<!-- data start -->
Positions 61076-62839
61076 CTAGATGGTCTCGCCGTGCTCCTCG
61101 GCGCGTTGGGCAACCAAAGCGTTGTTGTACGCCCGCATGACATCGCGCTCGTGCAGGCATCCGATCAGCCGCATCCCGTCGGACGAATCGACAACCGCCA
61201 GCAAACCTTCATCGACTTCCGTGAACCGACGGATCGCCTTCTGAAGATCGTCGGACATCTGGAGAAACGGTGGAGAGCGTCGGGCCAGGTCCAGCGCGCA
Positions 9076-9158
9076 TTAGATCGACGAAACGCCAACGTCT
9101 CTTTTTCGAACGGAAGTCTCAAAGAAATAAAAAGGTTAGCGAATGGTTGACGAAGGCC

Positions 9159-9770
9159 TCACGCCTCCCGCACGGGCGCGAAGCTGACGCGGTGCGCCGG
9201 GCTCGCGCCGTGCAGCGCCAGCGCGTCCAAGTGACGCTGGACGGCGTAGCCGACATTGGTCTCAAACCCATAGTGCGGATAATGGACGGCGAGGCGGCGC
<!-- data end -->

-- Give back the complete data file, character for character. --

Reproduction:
Positions 61076-62839
61076 CTAGATGGTCTCGCCGTGCTCCTCG
61101 GCGCGTTGGGCAACCAAAGCGTTGTTGTACGCCCGCATGACATCGCGCTCGTGCAGGCATCCGATCAGCCGCATCCCGTCGGACGAATCGACAACCGCCA
61201 GCAAACCTTCATCGACTTCCGTGAACCGACGGATCGCCTTCTGAAGATCGTCGGACATCTGGAGAAACGGTGGAGAGCGTCGGGCCAGGTCCAGCGCGCA
Positions 9076-9158
9076 TTAGATCGACGAAACGCCAACGTCT
9101 CTTTTTCGAACGGAAGTCTCAAAGAAATAAAAAGGTTAGCGAATGGTTGACGAAGGCC

Positions 9159-9770
9159 TCACGCCTCCCGCACGGGCGCGAAGCTGACGCGGTGCGCCGG
9201 GCTCGCGCCGTGCAGCGCCAGCGCGTCCAAGTGACGCTGGACGGCGTAGCCGACATTGGTCTCAAACCCATAGTGCGGATAATGGACGGCGAGGCGGCGC